Although it may not be a language exam, any teacher or board expects students – or whoever is sitting the exam – to be able to at least write a legible response. Basic spelling errors, the lack of agreement between the subject and the verb, the use of neologisms or invented words, or of excessively colloquial terms, all these have consequences on the image of the student – future professional – and, automatically, on his grades.

You don’t check your work

Indeed, time allotted for written exams is sometimes too short. However, it’s always advisable to save the last five minutes for a quick revision of your answers. A careful reading will help you avoid foolish mistakes, such as writing a name instead of another, obvious grammar errors, misspelled numbers (like, for instance, Law 13868 instead of Law 13688), mistakes that occur when you write hurriedly. It is always useful to make a final check, carefully reading your work before handing it over. In order to do this, you need to assess and organize your time very well.

What to avoid when taking a test

Common mistakes

Here you will find some of the most common mistakes that can make you fail an exam, as well as methods to avoid them. Failing an exam is not pleasant, but sooner or later, it can happen to anyone. Many times, our results are unsatisfactory because we fail to prepare for the exam in advance, because, although we have read all the given materials, we didn’t study as deeply as we should have, or because the teacher’s guidelines were not clear enough. However, in other cases, the grades we receive are not as high as we would expect due to avoidable mistakes, which anyone can fix by the date of the next exam. Let’s see what are these errors that occur relatively often during written exams.

You don’t pay enough attention to the requirements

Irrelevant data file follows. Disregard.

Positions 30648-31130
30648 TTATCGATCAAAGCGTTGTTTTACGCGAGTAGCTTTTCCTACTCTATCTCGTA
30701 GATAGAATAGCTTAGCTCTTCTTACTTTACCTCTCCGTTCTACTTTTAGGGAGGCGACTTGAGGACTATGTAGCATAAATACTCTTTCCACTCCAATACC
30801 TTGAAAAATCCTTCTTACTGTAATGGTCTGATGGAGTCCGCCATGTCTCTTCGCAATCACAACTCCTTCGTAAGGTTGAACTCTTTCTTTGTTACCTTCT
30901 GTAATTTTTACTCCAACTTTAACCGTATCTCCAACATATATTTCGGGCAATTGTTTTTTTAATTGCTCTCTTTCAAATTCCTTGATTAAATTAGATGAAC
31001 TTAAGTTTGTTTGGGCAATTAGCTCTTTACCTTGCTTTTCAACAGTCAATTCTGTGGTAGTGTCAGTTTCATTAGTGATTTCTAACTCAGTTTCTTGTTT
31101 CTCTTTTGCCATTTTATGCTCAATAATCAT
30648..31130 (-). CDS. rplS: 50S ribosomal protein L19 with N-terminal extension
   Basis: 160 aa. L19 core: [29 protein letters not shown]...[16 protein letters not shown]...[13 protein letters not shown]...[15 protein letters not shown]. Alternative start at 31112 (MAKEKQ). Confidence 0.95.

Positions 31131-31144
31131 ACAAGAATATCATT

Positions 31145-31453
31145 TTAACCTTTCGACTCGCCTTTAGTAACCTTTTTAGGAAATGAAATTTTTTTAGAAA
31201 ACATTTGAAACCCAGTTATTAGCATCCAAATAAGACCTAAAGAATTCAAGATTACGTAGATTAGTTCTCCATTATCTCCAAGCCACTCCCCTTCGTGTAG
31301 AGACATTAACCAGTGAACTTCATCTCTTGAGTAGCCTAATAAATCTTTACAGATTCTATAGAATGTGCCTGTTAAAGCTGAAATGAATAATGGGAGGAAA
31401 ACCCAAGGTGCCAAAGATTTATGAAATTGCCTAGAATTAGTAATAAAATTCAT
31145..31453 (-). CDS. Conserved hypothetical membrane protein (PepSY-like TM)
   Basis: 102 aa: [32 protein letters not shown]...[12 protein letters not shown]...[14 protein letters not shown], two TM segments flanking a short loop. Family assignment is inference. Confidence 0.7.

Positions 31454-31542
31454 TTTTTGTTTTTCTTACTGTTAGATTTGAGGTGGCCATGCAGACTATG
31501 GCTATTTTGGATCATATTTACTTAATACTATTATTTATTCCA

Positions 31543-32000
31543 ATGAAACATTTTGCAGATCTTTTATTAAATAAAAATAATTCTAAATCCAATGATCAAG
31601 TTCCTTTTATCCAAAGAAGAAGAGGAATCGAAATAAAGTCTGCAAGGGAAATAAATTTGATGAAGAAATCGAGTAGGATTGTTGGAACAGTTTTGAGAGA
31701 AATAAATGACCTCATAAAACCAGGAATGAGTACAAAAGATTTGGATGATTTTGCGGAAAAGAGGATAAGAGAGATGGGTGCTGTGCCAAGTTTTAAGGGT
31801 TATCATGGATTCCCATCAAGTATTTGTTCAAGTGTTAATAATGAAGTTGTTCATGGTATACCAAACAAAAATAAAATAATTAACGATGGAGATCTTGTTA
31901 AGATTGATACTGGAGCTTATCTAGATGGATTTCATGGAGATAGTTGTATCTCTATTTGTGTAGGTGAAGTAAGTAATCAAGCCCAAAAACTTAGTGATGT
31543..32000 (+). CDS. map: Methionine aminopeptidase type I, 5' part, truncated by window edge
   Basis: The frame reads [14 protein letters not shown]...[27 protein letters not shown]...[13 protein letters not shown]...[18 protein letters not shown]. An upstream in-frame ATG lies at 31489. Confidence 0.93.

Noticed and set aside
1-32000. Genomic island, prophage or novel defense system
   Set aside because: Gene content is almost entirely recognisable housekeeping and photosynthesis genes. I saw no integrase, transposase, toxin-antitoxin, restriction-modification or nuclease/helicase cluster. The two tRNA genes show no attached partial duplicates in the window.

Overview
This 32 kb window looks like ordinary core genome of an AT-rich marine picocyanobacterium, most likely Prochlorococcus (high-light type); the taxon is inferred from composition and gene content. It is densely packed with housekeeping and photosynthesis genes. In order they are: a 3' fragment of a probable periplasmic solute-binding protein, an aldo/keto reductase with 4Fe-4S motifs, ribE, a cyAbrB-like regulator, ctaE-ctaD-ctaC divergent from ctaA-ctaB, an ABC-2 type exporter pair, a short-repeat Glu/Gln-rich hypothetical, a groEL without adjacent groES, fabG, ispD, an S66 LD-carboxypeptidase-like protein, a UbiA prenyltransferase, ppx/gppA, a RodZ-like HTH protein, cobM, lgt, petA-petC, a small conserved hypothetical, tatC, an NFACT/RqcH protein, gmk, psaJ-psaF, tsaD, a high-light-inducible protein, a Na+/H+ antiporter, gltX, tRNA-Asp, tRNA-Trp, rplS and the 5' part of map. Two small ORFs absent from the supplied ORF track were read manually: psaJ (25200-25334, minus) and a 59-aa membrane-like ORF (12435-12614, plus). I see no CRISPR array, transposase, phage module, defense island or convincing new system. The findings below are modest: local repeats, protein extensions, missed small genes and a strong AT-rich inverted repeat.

Many students throw a quick glimpse to each question, then start answering them without making sure first that they understood everything correctly. For example, whether the question asks you to give a definition or a description. These misunderstandings can have repercussions on your grade. Therefore, after you are given the questions of your exam, make sure you read them at least twice, and one more time when you check your work, before handing it over.

You care about the orderly and neat aspect of your work

The exam paper is not like the paper you take notes on. It is a document that is going to be read and examined by a teacher or a committee. Thus, it makes a bad impression if you hand it full of corrections, with margins written all over, carelessly torn edges or illegible handwriting. It is true that you get your grade on what you say, not on how you present your ideas, but a poor handwriting can mislead the teacher, who can mistake a correct answer for a wrong one. What’s more, some teachers even grade the aspect of the paper.

How to prepare properly for a written exam

Before the exam, take into account the following recommendations: concentrated and attentive reading, intense study, organized materials and writing practice are bound to calm your nerves. First of all, thorough study is essential in order to have all the necessary knowledge well-set in mind – not only a basic idea about each topic discussed in class – when the time of the exam comes.

Don’t learn mechanically, but rather reflectively. Secondly, if you are allowed to use materials – if, for example, you can consult your book, or the teacher allows you to use tables or summaries – prepare them carefully. Pay attention to keywords, underline, highlight the main ideas and distinguish them from the secondary ones. Finally, if the exam questions require elaborate answers, exercise some answers of this kind at home, to practice writing before the moment of examination.

During the exam, it is paramount to organize your time well. For example, if you have two hours to answer eight questions, don’t spend more than 15 minutes for each question, otherwise you won’t have time to answer all of them. Start by solving the questions that you find easiest, don’t waste time going over and over again over a subject you don’t master.